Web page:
And now, I have a ton of laundry and housecleaning to do, and I've got to get out and finish these last NW9 streets before tomorrow!

(Top photo: A ladybug on a very ornamental fence surrounding a war memorial in Leicester.)

Sunday, March 29, 2015

A Found Rug

Despite a gray, cloudy sky, I successfully got in some walking yesterday and photographed 53 streets. Woo hoo! I think I'll almost finish NW9 by the end of the month. I need just one more good long day.

I found this beautiful rug on my walk. I think it's Indian. It was in a very Indian neighborhood, at any rate. No, I did not take it home.

The overall scene wasn't quite as nice.

Today my visiting friend David and I are off to Leicester to visit the Richard III Visitor's Center. (It's kind of funny there even is such a thing, isn't it?) The English -- some of them, anyway -- are gaga over the rediscovery of the body of their last Plantaganet king, and have reinterred him with all sorts of solemnity and pomp. Crowds of people lined the streets to see his coffin brought to the cathedral where he is now entombed. A king who died more than 500 years ago, and who by many accounts was a child-kiling tyrant.

Should be an interesting outing!

Saturday, March 28, 2015

Lunch-Hour Photo Run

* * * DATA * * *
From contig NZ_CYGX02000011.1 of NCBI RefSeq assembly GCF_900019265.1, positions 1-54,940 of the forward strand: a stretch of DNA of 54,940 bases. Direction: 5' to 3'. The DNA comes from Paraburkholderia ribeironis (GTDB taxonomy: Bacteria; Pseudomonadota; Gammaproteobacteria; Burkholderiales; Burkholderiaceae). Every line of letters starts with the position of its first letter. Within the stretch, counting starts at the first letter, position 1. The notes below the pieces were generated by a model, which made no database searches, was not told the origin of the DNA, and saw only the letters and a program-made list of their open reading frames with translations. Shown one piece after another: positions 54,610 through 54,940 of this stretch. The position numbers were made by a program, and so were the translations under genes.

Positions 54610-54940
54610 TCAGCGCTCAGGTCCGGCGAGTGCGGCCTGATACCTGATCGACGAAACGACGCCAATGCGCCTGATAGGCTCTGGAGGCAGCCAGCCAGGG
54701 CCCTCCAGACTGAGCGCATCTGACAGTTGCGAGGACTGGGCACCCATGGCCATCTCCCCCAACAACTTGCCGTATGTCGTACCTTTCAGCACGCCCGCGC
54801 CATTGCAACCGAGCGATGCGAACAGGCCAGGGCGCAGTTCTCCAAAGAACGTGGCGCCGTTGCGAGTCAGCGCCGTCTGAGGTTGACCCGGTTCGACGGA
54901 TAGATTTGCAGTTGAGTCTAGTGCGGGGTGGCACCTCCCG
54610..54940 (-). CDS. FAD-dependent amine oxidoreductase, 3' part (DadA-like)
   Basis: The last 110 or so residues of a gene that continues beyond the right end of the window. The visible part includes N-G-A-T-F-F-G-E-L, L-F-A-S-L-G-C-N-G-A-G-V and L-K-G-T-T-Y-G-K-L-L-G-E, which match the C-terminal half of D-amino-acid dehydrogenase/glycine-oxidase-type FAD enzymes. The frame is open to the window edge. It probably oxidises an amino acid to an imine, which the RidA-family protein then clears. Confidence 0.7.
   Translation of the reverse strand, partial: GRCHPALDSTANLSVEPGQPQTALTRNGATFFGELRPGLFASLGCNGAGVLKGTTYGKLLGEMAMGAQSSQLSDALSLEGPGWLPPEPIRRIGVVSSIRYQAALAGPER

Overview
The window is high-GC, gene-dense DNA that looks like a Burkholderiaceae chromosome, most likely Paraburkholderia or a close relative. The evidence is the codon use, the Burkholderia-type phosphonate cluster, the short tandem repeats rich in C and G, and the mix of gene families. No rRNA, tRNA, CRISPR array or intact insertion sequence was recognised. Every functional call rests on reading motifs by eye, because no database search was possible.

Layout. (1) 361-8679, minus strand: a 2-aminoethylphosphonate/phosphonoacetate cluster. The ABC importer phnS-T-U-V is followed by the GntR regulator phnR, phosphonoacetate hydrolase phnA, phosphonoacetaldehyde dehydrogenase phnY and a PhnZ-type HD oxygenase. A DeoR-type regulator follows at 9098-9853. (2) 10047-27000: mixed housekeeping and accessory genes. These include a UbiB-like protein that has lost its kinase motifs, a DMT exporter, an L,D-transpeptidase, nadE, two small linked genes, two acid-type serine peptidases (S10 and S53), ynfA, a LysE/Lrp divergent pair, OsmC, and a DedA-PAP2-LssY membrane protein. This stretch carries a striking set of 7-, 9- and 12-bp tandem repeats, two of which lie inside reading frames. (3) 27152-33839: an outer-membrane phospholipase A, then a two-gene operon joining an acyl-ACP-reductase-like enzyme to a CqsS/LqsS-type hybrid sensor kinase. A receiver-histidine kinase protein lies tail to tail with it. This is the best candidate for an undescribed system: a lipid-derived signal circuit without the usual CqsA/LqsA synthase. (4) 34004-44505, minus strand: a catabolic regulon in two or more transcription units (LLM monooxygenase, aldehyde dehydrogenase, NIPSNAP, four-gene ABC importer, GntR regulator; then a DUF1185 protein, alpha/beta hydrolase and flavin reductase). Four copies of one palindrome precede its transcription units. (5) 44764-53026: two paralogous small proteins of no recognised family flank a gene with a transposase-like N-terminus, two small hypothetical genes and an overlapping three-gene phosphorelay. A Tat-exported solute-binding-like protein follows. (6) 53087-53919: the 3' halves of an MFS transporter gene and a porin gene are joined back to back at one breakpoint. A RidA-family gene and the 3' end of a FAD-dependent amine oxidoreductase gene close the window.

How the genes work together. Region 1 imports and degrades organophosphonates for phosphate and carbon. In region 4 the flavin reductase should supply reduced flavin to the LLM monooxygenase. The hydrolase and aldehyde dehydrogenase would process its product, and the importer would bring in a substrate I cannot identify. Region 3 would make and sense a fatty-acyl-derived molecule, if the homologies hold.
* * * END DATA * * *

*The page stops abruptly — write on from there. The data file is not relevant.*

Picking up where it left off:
Yesterday was a beautiful day -- cool and clear and sunny. Of course, I was inside most of the time. But I went out at lunch and zipped up to Dollis Hill on the tube to photograph a handful of Bleeding London streets, and then zipped back to work again. I fit it all into my lunch hour, although I barely had time to cram a tuna sandwich into my gullet!

I wanted to get some photography done because, wouldn't you know, the next four days (at least) are supposed to be gray and somewhat rainy. I'm going to try to keep working on BL anyway. As long as the rain isn't coming down heavily.

The super-creative Girl Scout poster artist(s) at school are back at it! I guess we're supposed to turn out the lights for an hour tonight? 'It's a chance to celebrate our brilliant plant...from the desserts to the oceans." Awesome.

We haven't cancelled the dog walker for next week. Part of me thinks it might be kind of nice to just let him come as usual and take care of Olga during the day, freeing us up to do other things. And part of me thinks, "But we could save £60!" Surprisingly (for me), the former argument appears to be winning, so far.